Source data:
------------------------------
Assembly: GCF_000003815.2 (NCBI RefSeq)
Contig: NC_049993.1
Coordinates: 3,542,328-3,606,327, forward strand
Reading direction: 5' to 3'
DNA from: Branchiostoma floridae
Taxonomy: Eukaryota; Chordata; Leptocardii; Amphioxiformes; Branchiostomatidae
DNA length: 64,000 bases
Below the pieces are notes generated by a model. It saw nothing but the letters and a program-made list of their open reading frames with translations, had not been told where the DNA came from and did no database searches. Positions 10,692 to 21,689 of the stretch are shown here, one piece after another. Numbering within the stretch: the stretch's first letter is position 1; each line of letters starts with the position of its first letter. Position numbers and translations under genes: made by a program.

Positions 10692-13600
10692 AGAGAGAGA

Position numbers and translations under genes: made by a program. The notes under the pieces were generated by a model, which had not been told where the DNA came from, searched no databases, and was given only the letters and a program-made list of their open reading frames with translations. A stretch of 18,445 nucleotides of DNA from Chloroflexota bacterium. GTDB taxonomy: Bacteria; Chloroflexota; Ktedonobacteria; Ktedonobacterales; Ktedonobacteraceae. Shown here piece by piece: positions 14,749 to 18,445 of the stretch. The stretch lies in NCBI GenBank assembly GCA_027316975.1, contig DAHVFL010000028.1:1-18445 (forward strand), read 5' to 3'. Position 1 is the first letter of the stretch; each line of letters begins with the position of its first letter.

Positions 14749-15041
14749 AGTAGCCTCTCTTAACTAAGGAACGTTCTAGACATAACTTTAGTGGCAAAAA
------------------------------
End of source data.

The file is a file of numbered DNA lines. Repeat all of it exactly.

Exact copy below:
Assembly: GCF_000003815.2 (NCBI RefSeq)
Contig: NC_049993.1
Coordinates: 3,542,328-3,606,327, forward strand
Reading direction: 5' to 3'
DNA from: Branchiostoma floridae
Taxonomy: Eukaryota; Chordata; Leptocardii; Amphioxiformes; Branchiostomatidae
DNA length: 64,000 bases
Below the pieces are notes generated by a model. It saw nothing but the letters and a program-made list of their open reading frames with translations, had not been told where the DNA came from and did no database searches. Positions 10,692 to 21,689 of the stretch are shown here, one piece after another. Numbering within the stretch: the stretch's first letter is position 1; each line of letters starts with the position of its first letter. Position numbers and translations under genes: made by a program.

Positions 10692-13600
10692 AGAGAGAGA

Position numbers and translations under genes: made by a program. The notes under the pieces were generated by a model, which had not been told where the DNA came from, searched no databases, and was given only the letters and a program-made list of their open reading frames with translations. A stretch of 18,445 nucleotides of DNA from Chloroflexota bacterium. GTDB taxonomy: Bacteria; Chloroflexota; Ktedonobacteria; Ktedonobacterales; Ktedonobacteraceae. Shown here piece by piece: positions 14,749 to 18,445 of the stretch. The stretch lies in NCBI GenBank assembly GCA_027316975.1, contig DAHVFL010000028.1:1-18445 (forward strand), read 5' to 3'. Position 1 is the first letter of the stretch; each line of letters begins with the position of its first letter.

Positions 14749-15041
14749 AGTAGCCTCTCTTAACTAAGGAACGTTCTAGACATAACTTTAGTGGCAAAAA